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Learning for Jobs, Not “College for All”: How European Countries Think about Preparing Young People for Productive Citizenship


by Nancy Hoffman — August 03, 2010

Most countries that have low youth unemployment and transition young people quickly and successfully into a wide range of careers that meet labor market needs and have decent salaries do not have “college for all” policies as in the USA. Instead, they head most young people into VET with the option of moving into postsecondary professional education. They do so using a mix of work and schooling in a liberal arts context.


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Cite This Article as: Teachers College Record, Date Published: August 03, 2010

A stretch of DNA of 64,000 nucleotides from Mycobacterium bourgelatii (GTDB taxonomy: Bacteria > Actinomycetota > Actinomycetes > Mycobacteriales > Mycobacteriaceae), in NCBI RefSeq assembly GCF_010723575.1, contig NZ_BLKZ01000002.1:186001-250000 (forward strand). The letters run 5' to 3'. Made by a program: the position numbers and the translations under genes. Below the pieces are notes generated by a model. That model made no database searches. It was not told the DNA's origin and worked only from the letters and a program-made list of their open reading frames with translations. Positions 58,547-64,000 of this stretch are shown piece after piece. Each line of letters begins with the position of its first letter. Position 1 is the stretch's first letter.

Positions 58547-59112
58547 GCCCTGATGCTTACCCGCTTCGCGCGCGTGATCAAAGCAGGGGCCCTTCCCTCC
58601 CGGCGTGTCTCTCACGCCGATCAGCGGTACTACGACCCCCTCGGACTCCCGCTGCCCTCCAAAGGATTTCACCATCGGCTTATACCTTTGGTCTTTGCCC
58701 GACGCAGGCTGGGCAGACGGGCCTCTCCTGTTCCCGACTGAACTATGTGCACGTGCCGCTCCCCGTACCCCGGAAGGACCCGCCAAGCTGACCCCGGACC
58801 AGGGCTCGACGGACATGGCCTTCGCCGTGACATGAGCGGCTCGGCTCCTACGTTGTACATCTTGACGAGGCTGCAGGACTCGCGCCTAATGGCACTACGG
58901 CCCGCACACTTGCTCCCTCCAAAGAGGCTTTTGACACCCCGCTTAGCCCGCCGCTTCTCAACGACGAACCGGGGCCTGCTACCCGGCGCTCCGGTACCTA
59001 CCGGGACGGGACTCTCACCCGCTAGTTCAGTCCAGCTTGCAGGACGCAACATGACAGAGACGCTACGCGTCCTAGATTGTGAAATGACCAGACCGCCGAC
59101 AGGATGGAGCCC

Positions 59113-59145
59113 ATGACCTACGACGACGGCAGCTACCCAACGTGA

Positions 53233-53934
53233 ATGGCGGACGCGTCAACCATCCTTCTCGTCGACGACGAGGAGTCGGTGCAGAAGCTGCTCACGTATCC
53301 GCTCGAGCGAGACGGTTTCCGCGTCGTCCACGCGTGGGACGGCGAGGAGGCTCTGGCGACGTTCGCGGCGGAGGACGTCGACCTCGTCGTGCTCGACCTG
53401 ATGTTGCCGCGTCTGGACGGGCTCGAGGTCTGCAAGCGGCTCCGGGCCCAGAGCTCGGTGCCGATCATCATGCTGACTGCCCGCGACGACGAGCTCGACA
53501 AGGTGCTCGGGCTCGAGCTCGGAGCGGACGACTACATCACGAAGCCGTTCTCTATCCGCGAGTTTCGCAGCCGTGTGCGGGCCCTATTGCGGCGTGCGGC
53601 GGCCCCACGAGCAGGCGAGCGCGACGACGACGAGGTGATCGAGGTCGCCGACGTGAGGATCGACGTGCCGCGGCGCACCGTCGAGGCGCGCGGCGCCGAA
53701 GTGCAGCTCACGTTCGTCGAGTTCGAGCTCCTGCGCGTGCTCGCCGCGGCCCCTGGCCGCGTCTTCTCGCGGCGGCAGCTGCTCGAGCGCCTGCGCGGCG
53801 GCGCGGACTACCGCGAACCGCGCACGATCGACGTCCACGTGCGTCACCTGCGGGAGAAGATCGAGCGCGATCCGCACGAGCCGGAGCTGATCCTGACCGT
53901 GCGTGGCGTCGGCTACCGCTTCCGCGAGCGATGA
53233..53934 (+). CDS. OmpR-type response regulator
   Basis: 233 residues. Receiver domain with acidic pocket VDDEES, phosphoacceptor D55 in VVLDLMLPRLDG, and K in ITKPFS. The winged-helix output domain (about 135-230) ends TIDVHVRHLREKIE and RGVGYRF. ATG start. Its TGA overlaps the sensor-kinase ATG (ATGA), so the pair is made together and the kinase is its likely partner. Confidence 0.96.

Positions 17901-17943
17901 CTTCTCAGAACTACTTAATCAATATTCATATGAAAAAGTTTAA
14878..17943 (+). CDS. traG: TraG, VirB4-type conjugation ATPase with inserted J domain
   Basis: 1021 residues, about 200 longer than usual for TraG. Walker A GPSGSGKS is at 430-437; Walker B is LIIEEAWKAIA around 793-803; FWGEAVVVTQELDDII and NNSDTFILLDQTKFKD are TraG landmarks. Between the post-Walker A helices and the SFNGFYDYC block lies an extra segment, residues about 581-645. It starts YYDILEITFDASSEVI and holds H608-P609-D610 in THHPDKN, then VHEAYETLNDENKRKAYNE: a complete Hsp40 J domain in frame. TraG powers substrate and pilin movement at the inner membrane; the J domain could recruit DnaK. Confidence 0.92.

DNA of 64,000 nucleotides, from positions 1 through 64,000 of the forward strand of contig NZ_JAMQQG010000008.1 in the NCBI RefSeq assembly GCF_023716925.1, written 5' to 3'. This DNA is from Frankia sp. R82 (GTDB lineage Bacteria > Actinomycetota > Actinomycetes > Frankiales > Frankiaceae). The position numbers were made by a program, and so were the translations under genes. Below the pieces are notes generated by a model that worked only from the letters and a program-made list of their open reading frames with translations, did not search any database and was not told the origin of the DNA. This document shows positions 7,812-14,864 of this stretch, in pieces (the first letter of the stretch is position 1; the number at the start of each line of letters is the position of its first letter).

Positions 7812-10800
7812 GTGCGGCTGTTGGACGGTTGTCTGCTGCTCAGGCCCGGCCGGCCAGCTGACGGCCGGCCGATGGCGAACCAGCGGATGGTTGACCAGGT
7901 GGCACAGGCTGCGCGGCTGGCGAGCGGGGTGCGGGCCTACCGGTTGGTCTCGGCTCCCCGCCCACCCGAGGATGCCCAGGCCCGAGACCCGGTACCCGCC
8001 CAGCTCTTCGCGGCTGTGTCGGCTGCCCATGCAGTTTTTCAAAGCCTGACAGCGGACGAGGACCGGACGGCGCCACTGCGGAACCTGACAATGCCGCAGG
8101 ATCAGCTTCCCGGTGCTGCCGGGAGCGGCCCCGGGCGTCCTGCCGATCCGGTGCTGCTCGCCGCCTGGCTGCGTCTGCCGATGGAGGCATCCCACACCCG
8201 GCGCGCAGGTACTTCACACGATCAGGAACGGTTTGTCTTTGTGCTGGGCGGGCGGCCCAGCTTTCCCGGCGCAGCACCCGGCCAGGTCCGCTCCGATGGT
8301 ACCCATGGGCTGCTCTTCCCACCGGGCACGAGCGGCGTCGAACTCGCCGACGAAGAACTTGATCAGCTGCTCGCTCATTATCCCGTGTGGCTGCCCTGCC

http://www.tcrecord.org ID Number: 16096, Date Accessed: 10/17/2017 9:14:27 AM

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About the Author
  • Nancy Hoffman
    Jobs for the Future
    NANCY HOFFMAN is a Vice President at Jobs for the Future, a national non-profit in Boston. She works on the Early College High School Initiative and state policy supporting high school and postsecondary completion. Hoffman has held teaching and administrative posts at Brown, Temple, Harvard, FIPSE and elsewhere. She holds a Ph.D. from UC Berkeley. Recent books include Double the Numbers: Increasing Postsecondary Credentials for Underrepresented Youth (2004) (with Kazis and Vargas), and Minding the Gap: Why Integrating High School with College Makes Sense and How to Do It (2007), (with Vargas, Venezia, and Miller). She is working on a book on vocational education and training in the OECD countries. Hoffman serves on the Massachusetts Board of Higher Education.
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